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J Proteomics. 2014 Mar 17;99:111-22. doi: 10.1016/j.jprot.2014.01.018. Epub 2014 Jan 31.

Proteomic identification of immunodominant membrane-related antigens in Campylobacter jejuni associated with sheep abortion.

Author information

1
Department of Veterinary Microbiology and Preventive Medicine, Iowa State University, Ames, IA, USA.
2
Department of Veterinary Microbiology and Preventive Medicine, Iowa State University, Ames, IA, USA. Electronic address: zhang123@iastate.edu.

Abstract

Campylobacter jejuni clone SA is the predominant agent inducing sheep abortion and a zoonotic agent causing gastroenteritis in humans in the United States. In an attempt to identify antigens of clone SA that may be useful for vaccine development, immunoproteomic analyses were conducted to characterize the membrane proteome of C. jejuni clone SA. 2-DE of C. jejuni membrane-related proteins was followed by immunoblotting analyses using convalescent sera that were derived from ewes naturally infected by C. jejuni clone SA. Totally 140 immunoreactive spots were identified, 50 of which were shared by all tested convalescent sheep sera. Conserved and immunodominant spots were identified by mass spectrometry. Among the 26 identified immunogenic proteins, there were 8 cytoplasmic proteins, 2 cytoplasmic membrane proteins, 11 periplasmic proteins, 3 outer membrane proteins, and 2 extracellular proteins. Notably, many of the immunodominant antigens were periplasmic proteins including HtrA, ZnuA, CjaA, LivK, CgpA, and others, some of which were previously shown to induce protective immunity. Interestingly, 11 immunoreactive proteins including 9 periplasmic proteins are known N-linked glycosylated proteins. These findings reveal immunogens that may potentially elicit protective immune responses and provide a foundation for developing vaccines against C. jejuni induced sheep abortion.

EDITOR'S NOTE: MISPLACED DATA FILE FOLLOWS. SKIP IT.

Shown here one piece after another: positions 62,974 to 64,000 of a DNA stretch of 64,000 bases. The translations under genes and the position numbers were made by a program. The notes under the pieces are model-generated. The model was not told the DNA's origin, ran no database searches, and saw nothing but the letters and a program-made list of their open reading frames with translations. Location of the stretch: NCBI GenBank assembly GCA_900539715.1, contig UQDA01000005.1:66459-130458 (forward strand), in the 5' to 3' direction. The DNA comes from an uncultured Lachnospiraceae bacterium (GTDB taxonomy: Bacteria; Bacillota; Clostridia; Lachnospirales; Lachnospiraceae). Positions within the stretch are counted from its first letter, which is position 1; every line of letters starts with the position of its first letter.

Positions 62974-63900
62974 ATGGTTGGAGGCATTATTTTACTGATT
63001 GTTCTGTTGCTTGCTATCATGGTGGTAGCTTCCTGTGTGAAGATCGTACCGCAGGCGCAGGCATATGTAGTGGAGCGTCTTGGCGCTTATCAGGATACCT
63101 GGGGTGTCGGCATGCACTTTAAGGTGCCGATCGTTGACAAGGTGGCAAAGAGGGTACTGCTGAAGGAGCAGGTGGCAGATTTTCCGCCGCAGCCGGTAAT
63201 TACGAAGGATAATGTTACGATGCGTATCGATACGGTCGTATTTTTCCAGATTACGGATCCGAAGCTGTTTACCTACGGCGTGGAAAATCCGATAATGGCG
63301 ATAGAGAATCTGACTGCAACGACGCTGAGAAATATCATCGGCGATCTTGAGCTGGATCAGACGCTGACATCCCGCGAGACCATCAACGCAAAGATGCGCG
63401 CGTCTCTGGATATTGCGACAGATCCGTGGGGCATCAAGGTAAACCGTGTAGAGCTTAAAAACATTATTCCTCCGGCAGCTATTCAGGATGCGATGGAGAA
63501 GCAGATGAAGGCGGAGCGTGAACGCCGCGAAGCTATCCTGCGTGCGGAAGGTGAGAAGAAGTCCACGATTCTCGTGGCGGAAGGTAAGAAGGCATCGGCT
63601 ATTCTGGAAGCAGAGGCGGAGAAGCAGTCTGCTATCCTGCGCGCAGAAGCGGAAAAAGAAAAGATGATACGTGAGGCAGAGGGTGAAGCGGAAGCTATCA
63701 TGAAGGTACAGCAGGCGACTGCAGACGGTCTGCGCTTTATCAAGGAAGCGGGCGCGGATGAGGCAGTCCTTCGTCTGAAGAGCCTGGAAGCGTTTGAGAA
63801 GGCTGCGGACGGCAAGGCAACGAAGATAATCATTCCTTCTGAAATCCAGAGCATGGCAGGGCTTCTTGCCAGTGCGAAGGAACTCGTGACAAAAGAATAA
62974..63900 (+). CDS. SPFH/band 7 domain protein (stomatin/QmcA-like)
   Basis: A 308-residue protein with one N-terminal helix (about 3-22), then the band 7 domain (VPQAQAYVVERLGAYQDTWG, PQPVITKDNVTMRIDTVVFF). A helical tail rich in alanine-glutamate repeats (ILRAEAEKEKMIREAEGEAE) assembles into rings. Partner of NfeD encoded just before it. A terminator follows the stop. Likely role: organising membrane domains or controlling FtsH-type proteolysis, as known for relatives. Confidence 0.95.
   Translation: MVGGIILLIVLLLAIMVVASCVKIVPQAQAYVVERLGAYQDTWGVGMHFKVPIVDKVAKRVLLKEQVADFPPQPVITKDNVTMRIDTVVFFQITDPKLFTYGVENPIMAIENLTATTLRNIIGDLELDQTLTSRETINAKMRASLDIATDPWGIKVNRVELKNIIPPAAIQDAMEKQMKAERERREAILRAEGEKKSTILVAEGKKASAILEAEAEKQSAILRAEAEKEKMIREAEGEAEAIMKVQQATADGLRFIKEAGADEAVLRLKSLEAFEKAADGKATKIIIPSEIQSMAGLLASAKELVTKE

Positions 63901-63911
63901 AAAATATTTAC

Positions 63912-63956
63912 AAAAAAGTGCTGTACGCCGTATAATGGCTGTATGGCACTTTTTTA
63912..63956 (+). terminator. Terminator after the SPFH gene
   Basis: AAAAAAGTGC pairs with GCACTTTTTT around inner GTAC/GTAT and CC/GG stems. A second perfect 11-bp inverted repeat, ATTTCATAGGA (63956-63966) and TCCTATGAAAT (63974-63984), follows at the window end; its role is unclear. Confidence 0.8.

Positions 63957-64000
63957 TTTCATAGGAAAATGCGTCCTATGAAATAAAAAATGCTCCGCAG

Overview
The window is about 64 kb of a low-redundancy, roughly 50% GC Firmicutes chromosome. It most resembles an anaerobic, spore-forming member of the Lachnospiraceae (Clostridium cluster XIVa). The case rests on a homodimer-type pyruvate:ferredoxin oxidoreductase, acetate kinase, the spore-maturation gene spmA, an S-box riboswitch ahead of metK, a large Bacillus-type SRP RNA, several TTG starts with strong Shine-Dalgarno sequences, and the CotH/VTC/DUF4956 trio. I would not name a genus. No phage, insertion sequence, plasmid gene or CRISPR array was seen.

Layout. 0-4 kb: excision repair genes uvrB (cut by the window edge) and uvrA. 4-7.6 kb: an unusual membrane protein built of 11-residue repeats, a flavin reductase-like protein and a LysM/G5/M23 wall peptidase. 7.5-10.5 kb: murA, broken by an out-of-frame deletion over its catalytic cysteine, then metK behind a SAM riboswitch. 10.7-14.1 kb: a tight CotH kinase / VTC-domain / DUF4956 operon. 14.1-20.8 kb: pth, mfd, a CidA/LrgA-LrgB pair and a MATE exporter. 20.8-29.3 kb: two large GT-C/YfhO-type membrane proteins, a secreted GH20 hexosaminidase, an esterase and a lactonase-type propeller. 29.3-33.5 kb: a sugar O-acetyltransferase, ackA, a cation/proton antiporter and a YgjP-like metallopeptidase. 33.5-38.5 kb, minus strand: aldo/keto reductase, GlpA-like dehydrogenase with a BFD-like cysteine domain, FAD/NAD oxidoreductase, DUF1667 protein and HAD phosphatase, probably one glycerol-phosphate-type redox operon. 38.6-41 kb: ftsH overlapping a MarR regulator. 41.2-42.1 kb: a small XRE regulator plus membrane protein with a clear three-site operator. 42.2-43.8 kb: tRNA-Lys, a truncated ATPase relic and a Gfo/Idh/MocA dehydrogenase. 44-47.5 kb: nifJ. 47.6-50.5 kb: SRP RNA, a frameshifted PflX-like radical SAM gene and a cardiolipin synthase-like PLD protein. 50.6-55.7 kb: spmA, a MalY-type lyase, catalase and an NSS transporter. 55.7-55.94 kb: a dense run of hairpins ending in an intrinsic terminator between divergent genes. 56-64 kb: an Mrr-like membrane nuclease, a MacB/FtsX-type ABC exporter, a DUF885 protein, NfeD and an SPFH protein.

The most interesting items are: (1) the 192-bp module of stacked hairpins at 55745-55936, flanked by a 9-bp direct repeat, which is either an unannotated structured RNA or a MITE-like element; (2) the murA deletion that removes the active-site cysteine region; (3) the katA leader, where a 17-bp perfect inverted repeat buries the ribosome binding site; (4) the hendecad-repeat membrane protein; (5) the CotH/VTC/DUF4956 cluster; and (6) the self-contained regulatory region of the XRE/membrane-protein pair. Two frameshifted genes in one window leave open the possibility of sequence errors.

BIOLOGICAL SIGNIFICANCE:

Campylobacter jejuni clone SA is the predominant agent inducing sheep abortion and incurs a significant economic loss to sheep producers. This emergent strain is also a zoonotic agent, causing gastroenteritis in humans. However, the immunogens of C. jejuni induced abortion are largely unknown. Considering the significance of C. jejuni clone SA in causing sheep abortion and foodborne illnesses, protective vaccines are needed to control its transmission and spread. Additionally, immunological markers are required for detection and identification of this highly pathogenic clone. To address these needs, we applied an immunoproteomic approach to identify the membrane-associated antigens of this highly virulent C. jejuni clone associated with sheep abortions in the U.S. The findings reveal immunogens that may potentially elicit protective immune responses and provide a foundation for developing vaccines against C. jejuni induced sheep abortion.

KEYWORDS:

Campylobacter jejuni; Immunoproteomic analyses; Membrane-related antigens; Sheep abortion; Zoonotic agent

PMID:
24487037
DOI:
10.1016/j.jprot.2014.01.018
[Indexed for MEDLINE]

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